And we learn what lovely, loyal friends Frodo has. Merry and Pippin and Sam, of course, but also Fredegar "Fatty" Bolger, who got cut out of the movies and isn't in the book a whole lot either, but is equally doughty when it comes to pitching in to help his friend. What marvelous hobbits they all are.

Finally, I really like the little song Merry and Pippin got ready for the occasion of their departure. It really does work with the tune used in The Hobbit (2012).

Favorite Lines:

Sam was the only member of the party who had not been over the river before. He had a strange feeling as the slow gurgling stream slipped by: his old life lay behind in the mists, dark adventure lay in front (p. 97).

"We can't begin life at Crickhollow with a quarrel over baths" (p. 99).

Discussion Question:

Merry describes friendship this way: "You can trust us to stick to you through thick and thin -- to the bitter end. And you can trust us to keep any secret of yours -- closer than you keep it yourself. But you cannot trust us to let you face trouble alone, and go off without a word. We are your friends, Frodo" (p. 103). What do you think constitutes true friendship?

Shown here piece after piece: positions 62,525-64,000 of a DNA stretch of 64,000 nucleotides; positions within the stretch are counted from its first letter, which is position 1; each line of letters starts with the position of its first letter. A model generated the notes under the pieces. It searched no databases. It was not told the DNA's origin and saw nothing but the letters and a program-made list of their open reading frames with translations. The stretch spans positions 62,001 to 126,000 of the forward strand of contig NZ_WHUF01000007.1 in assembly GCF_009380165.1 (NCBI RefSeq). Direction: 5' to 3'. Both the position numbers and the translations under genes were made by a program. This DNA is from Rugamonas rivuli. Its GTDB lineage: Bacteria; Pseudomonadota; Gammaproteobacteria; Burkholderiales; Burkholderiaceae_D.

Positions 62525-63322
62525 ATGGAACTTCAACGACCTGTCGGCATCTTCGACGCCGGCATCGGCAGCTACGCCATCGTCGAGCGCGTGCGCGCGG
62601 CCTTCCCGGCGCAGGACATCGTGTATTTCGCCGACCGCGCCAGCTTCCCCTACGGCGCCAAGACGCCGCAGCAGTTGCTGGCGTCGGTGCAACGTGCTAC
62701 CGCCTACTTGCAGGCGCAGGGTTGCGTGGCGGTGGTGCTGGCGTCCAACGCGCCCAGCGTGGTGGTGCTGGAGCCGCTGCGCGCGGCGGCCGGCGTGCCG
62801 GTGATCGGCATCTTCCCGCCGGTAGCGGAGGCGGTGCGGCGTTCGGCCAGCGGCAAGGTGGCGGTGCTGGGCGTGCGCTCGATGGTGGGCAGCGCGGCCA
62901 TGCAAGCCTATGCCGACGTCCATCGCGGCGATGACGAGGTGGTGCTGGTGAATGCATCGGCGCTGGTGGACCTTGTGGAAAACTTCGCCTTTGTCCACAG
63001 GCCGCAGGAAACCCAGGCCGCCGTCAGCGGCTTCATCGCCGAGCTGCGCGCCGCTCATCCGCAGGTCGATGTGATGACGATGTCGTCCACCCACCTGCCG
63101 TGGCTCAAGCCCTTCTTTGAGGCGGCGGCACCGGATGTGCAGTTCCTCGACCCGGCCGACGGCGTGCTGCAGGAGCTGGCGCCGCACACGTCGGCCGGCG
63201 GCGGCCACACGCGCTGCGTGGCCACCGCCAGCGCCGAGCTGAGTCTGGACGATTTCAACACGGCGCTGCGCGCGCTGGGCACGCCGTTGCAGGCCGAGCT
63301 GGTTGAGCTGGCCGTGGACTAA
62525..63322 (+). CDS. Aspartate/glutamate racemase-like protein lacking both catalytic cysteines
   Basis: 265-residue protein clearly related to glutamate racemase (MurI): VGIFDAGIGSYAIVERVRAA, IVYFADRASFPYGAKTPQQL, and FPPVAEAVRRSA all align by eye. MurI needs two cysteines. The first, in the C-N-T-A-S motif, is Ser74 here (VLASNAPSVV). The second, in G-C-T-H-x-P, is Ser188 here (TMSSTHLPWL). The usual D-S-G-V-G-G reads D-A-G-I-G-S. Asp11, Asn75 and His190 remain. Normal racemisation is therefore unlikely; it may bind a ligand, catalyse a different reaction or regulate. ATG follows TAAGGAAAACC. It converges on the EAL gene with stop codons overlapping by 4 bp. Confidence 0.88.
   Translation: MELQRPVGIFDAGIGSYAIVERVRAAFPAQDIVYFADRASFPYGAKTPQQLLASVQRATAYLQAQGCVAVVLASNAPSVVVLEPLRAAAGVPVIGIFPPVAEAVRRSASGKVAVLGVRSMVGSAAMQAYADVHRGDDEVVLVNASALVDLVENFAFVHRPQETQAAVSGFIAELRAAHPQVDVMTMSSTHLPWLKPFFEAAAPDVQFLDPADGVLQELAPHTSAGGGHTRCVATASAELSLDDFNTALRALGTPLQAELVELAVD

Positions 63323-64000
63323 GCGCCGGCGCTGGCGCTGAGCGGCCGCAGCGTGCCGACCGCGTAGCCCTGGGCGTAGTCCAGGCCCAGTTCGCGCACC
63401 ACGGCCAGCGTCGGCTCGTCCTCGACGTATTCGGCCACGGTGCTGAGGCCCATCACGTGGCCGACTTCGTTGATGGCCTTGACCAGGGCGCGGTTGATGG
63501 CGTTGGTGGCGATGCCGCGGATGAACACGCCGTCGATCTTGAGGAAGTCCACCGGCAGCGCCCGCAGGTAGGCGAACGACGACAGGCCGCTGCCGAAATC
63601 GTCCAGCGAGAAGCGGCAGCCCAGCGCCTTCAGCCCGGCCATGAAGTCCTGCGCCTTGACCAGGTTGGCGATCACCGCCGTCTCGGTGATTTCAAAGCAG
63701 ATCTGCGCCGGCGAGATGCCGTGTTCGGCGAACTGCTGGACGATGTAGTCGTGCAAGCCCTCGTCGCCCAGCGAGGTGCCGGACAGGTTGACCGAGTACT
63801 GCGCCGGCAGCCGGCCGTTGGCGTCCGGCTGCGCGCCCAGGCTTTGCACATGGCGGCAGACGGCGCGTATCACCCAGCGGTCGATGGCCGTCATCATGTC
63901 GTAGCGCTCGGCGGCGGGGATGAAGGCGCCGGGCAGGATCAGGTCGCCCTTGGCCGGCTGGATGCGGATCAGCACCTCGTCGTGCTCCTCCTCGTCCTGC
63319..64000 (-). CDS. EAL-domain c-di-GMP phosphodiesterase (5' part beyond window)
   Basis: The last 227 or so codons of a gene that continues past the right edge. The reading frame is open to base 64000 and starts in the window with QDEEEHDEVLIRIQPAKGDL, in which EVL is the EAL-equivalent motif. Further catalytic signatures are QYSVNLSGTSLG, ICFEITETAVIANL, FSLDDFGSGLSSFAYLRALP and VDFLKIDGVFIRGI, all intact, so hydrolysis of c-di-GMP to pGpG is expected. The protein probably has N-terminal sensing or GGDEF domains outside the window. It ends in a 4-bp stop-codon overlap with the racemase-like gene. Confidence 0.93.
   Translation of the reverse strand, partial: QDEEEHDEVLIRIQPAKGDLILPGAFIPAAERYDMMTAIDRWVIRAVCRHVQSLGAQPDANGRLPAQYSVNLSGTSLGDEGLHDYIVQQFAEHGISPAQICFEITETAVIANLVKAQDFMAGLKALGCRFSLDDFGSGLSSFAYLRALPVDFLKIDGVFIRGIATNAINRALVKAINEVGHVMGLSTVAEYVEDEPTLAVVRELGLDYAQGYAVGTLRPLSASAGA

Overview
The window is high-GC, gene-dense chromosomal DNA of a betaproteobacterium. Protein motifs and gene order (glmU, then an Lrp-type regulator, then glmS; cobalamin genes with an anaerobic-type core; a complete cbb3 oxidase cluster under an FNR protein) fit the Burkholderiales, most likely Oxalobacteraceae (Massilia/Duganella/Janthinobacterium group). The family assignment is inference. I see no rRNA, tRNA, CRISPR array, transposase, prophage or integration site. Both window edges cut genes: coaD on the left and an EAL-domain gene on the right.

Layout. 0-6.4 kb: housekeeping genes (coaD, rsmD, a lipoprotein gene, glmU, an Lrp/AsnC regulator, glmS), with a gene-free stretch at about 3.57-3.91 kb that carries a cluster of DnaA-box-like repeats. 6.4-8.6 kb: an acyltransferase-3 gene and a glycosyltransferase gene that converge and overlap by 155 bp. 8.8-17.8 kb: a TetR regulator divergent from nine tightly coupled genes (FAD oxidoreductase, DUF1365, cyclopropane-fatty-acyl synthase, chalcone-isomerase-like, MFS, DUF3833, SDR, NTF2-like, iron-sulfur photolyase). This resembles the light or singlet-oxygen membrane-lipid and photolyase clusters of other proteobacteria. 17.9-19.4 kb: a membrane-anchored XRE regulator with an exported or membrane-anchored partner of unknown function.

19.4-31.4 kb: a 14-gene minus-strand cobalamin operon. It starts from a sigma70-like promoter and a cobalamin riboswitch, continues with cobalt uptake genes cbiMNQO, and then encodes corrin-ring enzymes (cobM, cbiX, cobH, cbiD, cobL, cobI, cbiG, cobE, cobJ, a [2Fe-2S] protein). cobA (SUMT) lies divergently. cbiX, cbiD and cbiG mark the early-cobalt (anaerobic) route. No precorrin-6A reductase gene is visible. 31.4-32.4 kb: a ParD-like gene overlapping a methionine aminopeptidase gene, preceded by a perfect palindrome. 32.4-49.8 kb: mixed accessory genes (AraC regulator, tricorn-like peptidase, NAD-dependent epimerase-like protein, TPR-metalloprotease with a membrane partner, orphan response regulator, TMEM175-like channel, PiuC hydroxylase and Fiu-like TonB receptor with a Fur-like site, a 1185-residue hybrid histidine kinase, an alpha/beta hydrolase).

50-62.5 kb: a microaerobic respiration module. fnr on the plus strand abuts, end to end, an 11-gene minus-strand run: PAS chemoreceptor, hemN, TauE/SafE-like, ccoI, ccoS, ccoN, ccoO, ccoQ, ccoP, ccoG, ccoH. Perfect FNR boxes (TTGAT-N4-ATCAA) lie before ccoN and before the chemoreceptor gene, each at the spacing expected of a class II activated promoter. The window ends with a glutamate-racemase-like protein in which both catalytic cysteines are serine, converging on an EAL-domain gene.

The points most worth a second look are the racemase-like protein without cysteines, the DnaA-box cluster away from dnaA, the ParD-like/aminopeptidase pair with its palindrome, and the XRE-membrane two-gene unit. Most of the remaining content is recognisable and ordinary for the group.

Quick Note:  This will probably be the only chapter I post this week, as I've just finished having company and will be hosting a big Thanksgiving meal on Thursday, so... I'm kinda swamped.  

Monday, November 20, 2017

"Film Noir: Light and Shadow" edited by Alain Silver and James Ursini

This book is a delight.

It's absolutely crammed with pictures.  (Yes, as my Goodreads friends know, I got entirely stuck on page 132 because it was a full-page picture of a certain beloved actor, and I didn't want to turn the page on him.)  It's also crammed with details and observations and information and trivia and facts and theories and... yeah, it is completely wonderful.